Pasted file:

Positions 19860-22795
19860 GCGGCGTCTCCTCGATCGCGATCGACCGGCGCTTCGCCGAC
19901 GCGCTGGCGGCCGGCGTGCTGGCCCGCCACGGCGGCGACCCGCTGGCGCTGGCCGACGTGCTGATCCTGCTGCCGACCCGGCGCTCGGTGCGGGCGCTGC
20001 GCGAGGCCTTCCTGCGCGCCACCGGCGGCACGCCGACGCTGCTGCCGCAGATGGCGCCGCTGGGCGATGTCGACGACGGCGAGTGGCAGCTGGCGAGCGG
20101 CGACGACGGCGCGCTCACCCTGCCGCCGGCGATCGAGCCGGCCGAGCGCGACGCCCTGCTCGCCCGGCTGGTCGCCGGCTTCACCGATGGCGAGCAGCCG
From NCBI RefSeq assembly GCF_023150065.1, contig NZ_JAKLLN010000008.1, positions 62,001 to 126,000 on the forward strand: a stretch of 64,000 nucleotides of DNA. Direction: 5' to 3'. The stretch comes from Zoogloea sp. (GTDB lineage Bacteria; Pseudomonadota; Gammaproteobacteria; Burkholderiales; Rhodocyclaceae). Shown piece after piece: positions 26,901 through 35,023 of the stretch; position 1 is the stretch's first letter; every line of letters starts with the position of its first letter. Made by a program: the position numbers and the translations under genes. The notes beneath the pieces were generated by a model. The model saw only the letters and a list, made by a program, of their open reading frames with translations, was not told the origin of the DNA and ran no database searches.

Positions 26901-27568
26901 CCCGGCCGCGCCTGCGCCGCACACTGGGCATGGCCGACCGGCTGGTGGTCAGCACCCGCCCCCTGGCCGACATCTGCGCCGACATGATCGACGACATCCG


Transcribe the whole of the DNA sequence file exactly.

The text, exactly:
Positions 19860-22795
19860 GCGGCGTCTCCTCGATCGCGATCGACCGGCGCTTCGCCGAC
19901 GCGCTGGCGGCCGGCGTGCTGGCCCGCCACGGCGGCGACCCGCTGGCGCTGGCCGACGTGCTGATCCTGCTGCCGACCCGGCGCTCGGTGCGGGCGCTGC
20001 GCGAGGCCTTCCTGCGCGCCACCGGCGGCACGCCGACGCTGCTGCCGCAGATGGCGCCGCTGGGCGATGTCGACGACGGCGAGTGGCAGCTGGCGAGCGG
20101 CGACGACGGCGCGCTCACCCTGCCGCCGGCGATCGAGCCGGCCGAGCGCGACGCCCTGCTCGCCCGGCTGGTCGCCGGCTTCACCGATGGCGAGCAGCCG
From NCBI RefSeq assembly GCF_023150065.1, contig NZ_JAKLLN010000008.1, positions 62,001 to 126,000 on the forward strand: a stretch of 64,000 nucleotides of DNA. Direction: 5' to 3'. The stretch comes from Zoogloea sp. (GTDB lineage Bacteria; Pseudomonadota; Gammaproteobacteria; Burkholderiales; Rhodocyclaceae). Shown piece after piece: positions 26,901 through 35,023 of the stretch; position 1 is the stretch's first letter; every line of letters starts with the position of its first letter. Made by a program: the position numbers and the translations under genes. The notes beneath the pieces were generated by a model. The model saw only the letters and a list, made by a program, of their open reading frames with translations, was not told the origin of the DNA and ran no database searches.

Positions 26901-27568
26901 CCCGGCCGCGCCTGCGCCGCACACTGGGCATGGCCGACCGGCTGGTGGTCAGCACCCGCCCCCTGGCCGACATCTGCGCCGACATGATCGACGACATCCG